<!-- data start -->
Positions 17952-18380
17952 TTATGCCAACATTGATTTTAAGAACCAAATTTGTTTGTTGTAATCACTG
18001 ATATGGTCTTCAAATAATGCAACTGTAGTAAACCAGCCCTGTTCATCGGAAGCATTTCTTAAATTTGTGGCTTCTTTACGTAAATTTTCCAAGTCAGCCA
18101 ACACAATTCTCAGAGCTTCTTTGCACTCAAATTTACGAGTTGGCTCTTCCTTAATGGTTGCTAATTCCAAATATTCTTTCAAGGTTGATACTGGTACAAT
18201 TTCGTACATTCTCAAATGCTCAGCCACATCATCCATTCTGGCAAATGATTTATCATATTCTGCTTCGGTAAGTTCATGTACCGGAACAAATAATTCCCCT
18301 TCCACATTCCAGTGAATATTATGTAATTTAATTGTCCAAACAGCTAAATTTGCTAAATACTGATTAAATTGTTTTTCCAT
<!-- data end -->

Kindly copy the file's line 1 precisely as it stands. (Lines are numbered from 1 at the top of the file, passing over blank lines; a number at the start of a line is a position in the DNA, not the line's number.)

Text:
Positions 17952-18380